HYDERABAD, India — Corneal tissue precut by an eye bank provides better safety and quality assurance despite some disadvantages, according to a speaker here.
“Precut tissue entails higher costs, needs swelling and a time interval of over 24 hours before transplantation. On the other hand, it is thoroughly examined and analyzed by slit lamp and specular microscopy. Only the best and safest lenticules are used in the OR,” Howard Cajucom-Uy, MD, said at the joint meeting of the Asia-Pacific Academy of Ophthalmology and All India Ophthalmological Society.
U.S. eye banks started precutting corneas in 2006, and the precut tissue eventually received widespread acceptance by surgeons as data were published. In Asia, precutting began in 2011.
“In the Singapore eye bank, over 6 months in 2011, a service for precutting was set up and personnel trained. In the following 15 months, 140 corneas were precut, 137 successfully. Transplant rate was 94%,” Cajucom-Uy said.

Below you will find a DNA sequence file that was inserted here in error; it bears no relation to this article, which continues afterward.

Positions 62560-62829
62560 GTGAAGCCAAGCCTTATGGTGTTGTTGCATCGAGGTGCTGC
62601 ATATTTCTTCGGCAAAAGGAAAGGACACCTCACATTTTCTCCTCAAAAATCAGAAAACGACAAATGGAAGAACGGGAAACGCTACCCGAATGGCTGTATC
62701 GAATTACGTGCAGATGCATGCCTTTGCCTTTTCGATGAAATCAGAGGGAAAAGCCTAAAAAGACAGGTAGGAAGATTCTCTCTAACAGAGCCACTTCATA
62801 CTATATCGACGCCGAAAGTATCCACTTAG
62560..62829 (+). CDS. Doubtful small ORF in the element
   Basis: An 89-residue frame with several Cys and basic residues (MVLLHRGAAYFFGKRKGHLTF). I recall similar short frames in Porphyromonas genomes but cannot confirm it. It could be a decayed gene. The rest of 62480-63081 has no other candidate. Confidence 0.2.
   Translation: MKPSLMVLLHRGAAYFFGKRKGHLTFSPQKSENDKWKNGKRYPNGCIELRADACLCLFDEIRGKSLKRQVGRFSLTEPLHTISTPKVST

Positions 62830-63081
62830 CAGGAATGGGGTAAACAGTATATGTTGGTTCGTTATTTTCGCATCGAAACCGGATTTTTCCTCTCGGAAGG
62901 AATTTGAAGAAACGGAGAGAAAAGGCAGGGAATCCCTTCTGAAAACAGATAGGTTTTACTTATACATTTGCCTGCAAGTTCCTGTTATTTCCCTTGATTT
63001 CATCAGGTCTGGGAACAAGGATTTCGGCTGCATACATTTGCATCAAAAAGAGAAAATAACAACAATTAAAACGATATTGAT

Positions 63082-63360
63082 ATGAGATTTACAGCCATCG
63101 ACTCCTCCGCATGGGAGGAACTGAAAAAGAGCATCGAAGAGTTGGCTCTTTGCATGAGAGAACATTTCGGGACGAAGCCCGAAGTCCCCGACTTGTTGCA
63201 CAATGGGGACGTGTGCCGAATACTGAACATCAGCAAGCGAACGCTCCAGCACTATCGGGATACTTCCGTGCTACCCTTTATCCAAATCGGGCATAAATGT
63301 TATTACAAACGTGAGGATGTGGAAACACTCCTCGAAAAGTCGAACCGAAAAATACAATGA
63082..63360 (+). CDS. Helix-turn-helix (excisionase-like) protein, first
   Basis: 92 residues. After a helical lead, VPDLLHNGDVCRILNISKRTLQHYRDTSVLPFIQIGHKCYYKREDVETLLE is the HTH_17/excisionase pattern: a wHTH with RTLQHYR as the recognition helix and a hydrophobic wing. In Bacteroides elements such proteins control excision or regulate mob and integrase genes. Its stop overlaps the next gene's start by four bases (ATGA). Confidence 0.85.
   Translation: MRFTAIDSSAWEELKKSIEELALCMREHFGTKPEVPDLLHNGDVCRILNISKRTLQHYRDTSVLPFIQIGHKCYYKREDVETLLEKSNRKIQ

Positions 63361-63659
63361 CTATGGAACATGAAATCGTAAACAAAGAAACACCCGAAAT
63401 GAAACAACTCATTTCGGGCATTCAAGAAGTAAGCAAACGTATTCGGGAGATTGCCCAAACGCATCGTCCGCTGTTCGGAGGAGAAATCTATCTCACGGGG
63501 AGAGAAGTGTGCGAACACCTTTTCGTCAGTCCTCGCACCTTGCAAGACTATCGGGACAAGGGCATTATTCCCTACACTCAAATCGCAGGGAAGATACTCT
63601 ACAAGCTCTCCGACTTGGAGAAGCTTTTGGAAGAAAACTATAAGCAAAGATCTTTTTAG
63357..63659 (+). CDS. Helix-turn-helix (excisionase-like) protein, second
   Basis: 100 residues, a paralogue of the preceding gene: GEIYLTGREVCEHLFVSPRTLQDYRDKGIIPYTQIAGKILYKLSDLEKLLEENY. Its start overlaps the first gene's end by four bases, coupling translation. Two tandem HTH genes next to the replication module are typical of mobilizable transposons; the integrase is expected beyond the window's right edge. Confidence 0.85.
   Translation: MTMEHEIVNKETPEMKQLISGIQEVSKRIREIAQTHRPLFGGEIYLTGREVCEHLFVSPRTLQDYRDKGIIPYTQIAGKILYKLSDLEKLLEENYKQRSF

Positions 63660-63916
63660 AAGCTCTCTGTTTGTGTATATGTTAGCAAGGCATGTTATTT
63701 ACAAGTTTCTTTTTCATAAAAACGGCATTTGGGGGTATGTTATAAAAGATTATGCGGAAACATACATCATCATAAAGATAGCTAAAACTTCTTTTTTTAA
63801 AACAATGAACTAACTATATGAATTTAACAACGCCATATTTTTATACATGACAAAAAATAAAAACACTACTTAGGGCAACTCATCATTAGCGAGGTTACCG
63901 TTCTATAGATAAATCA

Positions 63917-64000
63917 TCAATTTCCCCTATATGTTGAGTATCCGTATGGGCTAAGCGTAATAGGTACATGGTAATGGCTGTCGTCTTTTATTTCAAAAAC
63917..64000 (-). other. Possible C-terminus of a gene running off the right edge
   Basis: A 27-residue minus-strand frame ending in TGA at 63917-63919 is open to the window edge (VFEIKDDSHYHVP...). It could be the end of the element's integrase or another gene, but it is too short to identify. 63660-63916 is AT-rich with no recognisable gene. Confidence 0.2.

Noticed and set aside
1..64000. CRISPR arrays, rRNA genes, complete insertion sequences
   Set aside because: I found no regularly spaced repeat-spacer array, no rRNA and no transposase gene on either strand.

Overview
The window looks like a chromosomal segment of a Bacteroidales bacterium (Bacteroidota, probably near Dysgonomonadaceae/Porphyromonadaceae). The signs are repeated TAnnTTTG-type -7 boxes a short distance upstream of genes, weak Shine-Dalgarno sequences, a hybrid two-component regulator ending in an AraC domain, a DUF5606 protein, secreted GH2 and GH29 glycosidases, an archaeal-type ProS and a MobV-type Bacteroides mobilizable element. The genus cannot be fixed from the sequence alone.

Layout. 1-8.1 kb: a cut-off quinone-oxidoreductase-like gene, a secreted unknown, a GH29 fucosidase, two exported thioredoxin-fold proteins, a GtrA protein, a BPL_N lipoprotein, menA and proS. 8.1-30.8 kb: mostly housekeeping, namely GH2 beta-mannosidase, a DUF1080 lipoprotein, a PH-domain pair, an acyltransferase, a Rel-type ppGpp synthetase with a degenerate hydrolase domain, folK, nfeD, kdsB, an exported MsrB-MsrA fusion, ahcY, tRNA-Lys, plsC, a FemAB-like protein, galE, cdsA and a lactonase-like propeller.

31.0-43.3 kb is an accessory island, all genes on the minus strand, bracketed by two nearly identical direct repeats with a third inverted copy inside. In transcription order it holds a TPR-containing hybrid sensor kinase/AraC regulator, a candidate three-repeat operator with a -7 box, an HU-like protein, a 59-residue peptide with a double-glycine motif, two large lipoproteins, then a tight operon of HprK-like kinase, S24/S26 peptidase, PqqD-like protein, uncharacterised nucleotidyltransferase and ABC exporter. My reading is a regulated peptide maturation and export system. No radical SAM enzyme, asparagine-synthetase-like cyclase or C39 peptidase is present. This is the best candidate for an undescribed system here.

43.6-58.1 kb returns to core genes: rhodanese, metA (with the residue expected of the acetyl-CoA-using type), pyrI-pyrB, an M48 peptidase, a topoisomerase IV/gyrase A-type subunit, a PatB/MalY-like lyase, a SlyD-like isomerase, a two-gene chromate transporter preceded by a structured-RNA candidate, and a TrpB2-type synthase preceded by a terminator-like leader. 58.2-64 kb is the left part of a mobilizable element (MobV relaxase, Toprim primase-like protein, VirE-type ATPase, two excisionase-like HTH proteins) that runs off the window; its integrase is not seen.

Data on precut grafts were analyzed and compared to surgeon-cut grafts. Precut grafts were found to be thinner on average and to have a slightly higher cell loss. According to Cajucom-Uy, this may be due to blade vibration as well as a variety of operator-, surgeon- and patient-related factors.
He recommended using ophthalmic viscosurgical devices for better endothelial protection and exercising caution when cutting floppy corneas and corneas from young donors or those with phaco incisions.
“After cutting, allow the corneal endothelium to stabilize before performing specular microscopy. Document relevant data including deviation from standard operating procedures,” Cajucom-Uy said.
Future developments may include ultra-thin cutting systems, femtosecond laser refinement for customized-thickness posterior grafts, and the preparation of preloaded precut lenticules, he said.
Disclosure: Cajucom-Uy has no relevant financial disclosures.